Photocurrent generation in carbon nanotube/cubic-phase HfO 2 nanoparticle hybrid nanocomposites
(a) Absorption spectrum of MWCNTs decorated with cubic HfO2 nanoparticles obtained from the transmittance measurements of colloidal suspension in ethanol (blue curve) against that of free-standing HfO2 nanoparticles from the diffuse reflectance measurements (red curve). (b) Tauc plots of the corresponding dependencies, absorbance (α) and Kubelka–Munk function (KM F(R)), representing the case of direct optical transitions.
© Copyright Policy - Beilstein
Related In: Results  -  Collection

License 1 - License 2
Show All Figures
getmorefigures.php?uid=PMC4979767&req=5

Figure 2: (a) Absorption spectrum of MWCNTs decorated with cubic HfO2 nanoparticles obtained from the transmittance measurements of colloidal suspension in ethanol (blue curve) against that of free-standing HfO2 nanoparticles from the diffuse reflectance measurements (red curve). (b) Tauc plots of the corresponding dependencies, absorbance (α) and Kubelka–Munk function (KM F(R)), representing the case of direct optical transitions.
Mentions: The distinctive optical properties of CNTs derive from electronic transitions within the one-dimensional density of states (DOS), which is discontinuous in nature and exhibits sharp peaks called van Hove singularities (vHS) [38]. The energy separations between the vHS in the valence and conduction bands depend on the nanotube structure, thus optical absorption and emission spectroscopy allow identification of the CNT chirality and diameter as well as quality in terms of nontubular carbon content and structural defects. The characterization of multiwalled CNTs, however, is challenging because of the involvement of several shells with different structure and typically higher defect concentration compared to single-walled CNTs. The optical absorption properties of the hybrid MWCNT:HfO2 nanocomposites deduced from the room temperature transmittance measurements of a colloidal suspension in ethanol are summarized in Fig. 2.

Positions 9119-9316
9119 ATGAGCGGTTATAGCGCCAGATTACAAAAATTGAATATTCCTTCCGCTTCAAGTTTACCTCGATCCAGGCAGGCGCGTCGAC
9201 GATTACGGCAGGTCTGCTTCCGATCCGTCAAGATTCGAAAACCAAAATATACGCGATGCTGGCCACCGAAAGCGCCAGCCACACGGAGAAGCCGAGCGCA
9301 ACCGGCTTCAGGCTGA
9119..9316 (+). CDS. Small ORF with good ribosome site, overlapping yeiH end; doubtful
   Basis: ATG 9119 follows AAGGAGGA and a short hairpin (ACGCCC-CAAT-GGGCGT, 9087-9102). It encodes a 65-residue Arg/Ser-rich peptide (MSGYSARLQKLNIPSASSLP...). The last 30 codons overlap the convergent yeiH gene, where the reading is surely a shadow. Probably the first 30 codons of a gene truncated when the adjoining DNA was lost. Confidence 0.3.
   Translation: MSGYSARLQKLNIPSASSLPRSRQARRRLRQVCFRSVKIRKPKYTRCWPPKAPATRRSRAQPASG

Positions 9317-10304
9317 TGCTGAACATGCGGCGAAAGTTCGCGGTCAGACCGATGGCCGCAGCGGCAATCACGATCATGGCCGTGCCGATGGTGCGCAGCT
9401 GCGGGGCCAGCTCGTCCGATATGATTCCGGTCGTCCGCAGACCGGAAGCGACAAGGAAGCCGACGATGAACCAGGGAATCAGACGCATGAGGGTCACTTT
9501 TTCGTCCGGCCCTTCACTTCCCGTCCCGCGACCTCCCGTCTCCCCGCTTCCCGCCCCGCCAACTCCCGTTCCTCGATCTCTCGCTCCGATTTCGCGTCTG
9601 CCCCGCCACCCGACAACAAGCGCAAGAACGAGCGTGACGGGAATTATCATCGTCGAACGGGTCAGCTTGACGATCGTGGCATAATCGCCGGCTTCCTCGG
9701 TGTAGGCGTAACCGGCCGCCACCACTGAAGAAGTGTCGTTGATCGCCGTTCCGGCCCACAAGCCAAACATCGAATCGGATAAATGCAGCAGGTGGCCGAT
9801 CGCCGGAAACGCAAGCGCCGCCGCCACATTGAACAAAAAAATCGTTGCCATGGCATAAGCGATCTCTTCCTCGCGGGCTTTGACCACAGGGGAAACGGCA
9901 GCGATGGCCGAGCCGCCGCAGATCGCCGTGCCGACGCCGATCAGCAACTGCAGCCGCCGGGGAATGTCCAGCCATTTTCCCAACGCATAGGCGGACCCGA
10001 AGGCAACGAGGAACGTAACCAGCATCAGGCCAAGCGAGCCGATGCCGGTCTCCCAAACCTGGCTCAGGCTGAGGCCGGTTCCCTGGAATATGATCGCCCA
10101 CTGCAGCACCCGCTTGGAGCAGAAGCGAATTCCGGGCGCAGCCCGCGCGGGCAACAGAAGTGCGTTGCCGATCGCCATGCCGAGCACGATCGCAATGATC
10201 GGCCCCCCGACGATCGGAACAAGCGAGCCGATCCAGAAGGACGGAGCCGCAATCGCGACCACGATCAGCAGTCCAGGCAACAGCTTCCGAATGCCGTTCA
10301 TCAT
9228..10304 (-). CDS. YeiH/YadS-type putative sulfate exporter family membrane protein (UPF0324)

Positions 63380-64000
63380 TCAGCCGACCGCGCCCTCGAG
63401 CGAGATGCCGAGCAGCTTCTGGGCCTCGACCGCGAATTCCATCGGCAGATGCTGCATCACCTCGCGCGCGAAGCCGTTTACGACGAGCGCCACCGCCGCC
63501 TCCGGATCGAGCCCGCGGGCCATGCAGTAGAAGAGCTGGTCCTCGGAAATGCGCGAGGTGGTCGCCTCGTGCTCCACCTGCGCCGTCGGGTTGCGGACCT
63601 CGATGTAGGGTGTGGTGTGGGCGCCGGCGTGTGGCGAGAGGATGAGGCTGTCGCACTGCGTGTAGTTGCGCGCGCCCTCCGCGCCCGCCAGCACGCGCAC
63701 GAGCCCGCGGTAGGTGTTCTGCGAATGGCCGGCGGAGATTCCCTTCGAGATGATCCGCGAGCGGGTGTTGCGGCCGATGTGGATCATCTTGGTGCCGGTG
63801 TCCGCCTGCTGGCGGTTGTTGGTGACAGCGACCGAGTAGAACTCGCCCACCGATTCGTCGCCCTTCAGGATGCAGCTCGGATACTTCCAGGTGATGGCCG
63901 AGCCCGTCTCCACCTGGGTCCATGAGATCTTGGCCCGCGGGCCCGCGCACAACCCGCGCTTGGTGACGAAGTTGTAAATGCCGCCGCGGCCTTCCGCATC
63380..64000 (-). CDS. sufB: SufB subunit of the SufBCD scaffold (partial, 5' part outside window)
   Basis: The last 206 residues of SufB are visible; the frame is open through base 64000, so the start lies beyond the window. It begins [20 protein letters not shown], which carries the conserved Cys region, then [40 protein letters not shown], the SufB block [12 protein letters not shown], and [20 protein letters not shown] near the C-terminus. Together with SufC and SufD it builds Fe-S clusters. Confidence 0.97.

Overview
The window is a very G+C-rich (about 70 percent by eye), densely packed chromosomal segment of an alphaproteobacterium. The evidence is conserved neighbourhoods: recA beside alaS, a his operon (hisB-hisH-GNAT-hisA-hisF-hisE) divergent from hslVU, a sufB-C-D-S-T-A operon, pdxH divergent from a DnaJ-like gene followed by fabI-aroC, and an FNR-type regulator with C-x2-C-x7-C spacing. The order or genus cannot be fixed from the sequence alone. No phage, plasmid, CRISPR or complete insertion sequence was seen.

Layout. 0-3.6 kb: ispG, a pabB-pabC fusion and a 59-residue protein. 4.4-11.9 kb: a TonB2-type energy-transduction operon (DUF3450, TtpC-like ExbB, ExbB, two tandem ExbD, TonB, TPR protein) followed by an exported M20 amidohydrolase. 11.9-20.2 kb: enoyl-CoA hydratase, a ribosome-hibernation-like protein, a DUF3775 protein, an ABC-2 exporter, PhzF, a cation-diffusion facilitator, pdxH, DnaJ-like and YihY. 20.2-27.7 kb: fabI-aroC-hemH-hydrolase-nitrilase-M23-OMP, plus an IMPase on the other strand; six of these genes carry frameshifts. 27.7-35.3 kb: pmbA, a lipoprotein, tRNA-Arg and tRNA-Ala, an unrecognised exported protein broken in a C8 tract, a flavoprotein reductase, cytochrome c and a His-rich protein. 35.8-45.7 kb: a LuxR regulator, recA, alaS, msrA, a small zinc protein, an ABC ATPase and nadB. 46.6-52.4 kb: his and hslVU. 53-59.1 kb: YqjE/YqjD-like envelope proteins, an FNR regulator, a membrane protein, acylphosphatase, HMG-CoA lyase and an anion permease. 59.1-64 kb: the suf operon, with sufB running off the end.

View Article: PubMed Central - HTML - PubMed

ABSTRACT

A hybrid material consisting of nonfunctionalized multiwall carbon nanotubes (MWCNTs) and cubic-phase HfO2 nanoparticles (NPs) with an average diameter of 2.6 nm has been synthesized. Free standing HfO2 NPs present unusual optical properties and a strong photoluminescence emission in the visible region, originating from surface defects. Transmission electron microscopy studies show that these NPs decorate the MWCNTs on topological defect sites. The electronic structure of the C K-edge in the nanocomposites was probed by electron energy loss spectroscopy, highlighting the key role of the MWCNT growth defects in anchoring HfO2 NPs. A combined optical emission and absorption spectroscopy approach illustrated that, in contrast to HfO2 NPs, the metallic MWCNTs do not emit light but instead expose their discrete electronic structure in the absorption spectra. The hybrid material manifests characteristic absorption features with a gradual merger of the MWCNT π-plasmon resonance band with the intrinsic defect band and fundamental edge of HfO2. The photoluminescence of the nanocomposites indicates features attributed to combined effects of charge desaturation of HfO2 surface states and charge transfer to the MWCNTs with an overall reduction of radiative recombination. Finally, photocurrent generation under UV–vis illumination suggests that a HfO2 NP/MWCNT hybrid system can be used as a flexible nanodevice for light harvesting applications.

No MeSH data available.